School board chairman Don Wilson denied supplies are so low at Whistler Secondary some students are forced to share text books, but said he is going to Victoria next week to see what funds may be available.
"There will be enough equipment for everybody, the problem is the school was only planned for 200 students," Wilson said Wednesday.
Three-hundred and six students showed up for the first day of school on Tuesday, but more than 330 are registered for the new high school.
A letter from school district secretary-treasurer Nancy Edwards to the facilities branch of the Ministry of Education suggests the district did not apply for operating funds for some Grade 11 and 12 courses at the Whistler Secondary until July 9 of this year, by which time all such funds had already been allocated.
"We’re looking into the possibility that over the past few years there was not sufficient money applied for," Wilson said this week.
"We’re meeting with the ministry next Tuesday to see what money is available. We’ll try and get whatever funding we should have."
Wilson said school district administrators are going through records back as far as 1992 to see if the district applied for all that it was entitled to.
"By Tuesday the administration will know what we applied for," he said.
B.C.’s growing population has placed severe demands on the Ministry of Education in recent years. The student population has grown by more than 64,000 in the last five years and the number of portables used has doubled, from 1,038 in 1991 to more than 2,000 this year.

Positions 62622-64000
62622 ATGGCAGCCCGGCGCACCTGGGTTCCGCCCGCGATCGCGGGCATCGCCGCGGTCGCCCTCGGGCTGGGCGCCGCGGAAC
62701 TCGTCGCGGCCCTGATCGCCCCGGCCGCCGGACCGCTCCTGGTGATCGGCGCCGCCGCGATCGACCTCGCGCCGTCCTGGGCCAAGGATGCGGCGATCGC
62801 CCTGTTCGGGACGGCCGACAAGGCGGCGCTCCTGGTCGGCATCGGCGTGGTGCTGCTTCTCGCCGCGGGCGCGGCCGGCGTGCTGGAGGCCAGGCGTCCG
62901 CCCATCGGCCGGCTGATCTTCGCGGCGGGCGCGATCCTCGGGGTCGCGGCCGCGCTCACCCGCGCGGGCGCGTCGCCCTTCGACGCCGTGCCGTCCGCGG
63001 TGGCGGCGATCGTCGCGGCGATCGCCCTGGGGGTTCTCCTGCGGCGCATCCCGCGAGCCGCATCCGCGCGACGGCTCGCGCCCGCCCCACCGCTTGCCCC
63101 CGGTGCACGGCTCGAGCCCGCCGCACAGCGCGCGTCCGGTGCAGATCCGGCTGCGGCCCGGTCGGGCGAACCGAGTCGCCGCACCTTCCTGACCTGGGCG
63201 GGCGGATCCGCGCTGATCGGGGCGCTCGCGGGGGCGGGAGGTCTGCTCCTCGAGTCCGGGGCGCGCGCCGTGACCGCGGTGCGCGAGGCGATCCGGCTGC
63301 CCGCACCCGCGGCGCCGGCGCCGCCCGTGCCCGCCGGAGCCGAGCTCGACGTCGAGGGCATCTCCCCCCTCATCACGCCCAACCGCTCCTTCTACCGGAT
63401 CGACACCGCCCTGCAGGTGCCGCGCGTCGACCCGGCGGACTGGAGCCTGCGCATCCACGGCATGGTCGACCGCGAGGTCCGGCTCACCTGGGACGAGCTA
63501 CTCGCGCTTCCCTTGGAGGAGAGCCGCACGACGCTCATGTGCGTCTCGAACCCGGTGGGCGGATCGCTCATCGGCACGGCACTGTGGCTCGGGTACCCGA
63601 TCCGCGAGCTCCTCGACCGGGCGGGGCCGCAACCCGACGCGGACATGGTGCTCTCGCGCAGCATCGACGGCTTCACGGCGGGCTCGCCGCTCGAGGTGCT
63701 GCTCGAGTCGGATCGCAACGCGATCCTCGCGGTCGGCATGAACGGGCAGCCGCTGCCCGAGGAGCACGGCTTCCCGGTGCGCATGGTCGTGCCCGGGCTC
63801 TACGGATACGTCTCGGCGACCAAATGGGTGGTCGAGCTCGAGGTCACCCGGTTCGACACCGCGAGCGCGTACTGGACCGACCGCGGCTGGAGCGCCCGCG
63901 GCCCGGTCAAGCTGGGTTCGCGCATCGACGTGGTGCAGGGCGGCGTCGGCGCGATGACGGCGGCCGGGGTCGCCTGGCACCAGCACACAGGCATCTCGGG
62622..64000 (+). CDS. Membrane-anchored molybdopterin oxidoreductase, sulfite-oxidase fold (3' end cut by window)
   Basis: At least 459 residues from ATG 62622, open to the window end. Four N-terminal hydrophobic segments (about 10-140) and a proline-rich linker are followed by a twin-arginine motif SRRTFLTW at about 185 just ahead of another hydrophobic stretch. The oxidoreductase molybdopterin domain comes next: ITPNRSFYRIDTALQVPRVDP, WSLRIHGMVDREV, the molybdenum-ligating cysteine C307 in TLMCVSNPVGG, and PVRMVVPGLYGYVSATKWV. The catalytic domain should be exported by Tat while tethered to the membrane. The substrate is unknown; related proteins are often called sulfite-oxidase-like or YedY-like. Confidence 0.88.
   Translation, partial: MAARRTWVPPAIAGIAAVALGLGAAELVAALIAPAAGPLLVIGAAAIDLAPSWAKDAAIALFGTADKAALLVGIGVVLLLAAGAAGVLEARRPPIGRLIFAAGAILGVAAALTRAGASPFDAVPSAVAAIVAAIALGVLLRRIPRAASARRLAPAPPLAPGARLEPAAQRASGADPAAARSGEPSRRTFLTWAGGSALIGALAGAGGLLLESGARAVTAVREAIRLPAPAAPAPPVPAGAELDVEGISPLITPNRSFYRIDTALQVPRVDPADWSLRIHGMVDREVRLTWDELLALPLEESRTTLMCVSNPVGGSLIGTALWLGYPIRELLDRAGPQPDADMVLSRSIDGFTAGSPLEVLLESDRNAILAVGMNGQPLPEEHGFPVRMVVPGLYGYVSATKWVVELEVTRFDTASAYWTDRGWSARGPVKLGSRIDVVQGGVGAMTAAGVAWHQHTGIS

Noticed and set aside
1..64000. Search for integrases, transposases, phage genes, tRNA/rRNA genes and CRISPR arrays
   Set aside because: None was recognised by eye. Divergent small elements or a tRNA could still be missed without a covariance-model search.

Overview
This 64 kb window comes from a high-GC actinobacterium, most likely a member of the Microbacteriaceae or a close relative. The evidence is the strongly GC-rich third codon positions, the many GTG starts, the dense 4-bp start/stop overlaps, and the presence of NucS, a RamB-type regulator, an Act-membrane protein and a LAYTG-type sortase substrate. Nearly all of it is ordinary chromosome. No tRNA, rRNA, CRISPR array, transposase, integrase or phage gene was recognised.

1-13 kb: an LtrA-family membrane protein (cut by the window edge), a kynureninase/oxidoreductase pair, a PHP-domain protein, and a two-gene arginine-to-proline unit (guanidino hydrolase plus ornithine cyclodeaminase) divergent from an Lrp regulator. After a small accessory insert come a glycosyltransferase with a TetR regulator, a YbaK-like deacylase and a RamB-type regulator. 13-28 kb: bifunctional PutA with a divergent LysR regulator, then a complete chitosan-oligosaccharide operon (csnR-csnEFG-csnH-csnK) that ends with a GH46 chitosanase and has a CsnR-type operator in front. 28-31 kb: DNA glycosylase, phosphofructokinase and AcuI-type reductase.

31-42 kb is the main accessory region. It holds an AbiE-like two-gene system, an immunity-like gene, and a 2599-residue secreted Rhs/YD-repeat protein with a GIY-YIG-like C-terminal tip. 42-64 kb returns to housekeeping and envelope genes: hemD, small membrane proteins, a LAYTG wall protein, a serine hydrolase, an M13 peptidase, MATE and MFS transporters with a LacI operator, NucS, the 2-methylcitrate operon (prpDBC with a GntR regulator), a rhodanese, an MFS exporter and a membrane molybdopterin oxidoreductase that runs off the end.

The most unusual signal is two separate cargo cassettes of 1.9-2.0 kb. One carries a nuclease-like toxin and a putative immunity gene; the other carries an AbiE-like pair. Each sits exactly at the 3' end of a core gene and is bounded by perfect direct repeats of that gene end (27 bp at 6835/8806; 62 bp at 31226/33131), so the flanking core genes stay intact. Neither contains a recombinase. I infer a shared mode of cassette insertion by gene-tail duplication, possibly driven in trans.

The province opened 22 new or replacement elementary and secondary schools across the province this week, including the Whistler Secondary. And although the local school district’s budget increased for the coming year, it hasn’t kept pace with the number of new students, meaning an overall decline in funding of $22 per student.
One of the ways the school board has tried and cope with the financial constraints has been to eliminate all crossing guards in the district. However, Wilson said this week the crossing guard issue will be brought up at the Sept. 11 regular board meeting.
"We will be receiving public input on that," he said.
However, Wilson added the district will probably have to fund the crossing guards by taking money from somewhere else in the budget.
One area where the school district is not saving money is on bussing. The municipality’s transit system has expanded this fall and route scheduling was adjusted so that students could use the public system to get to school. A discounted student pass was being offered. The municipality believed the whole system would have saved the school district money, while adding to Whistler Transit’s revenues.
However, the school district is using its own buses to transport students to school. Wilson said he hadn’t heard of Whistler’s plan.
He added no additional school buses were required by the district to service the new Whistler school.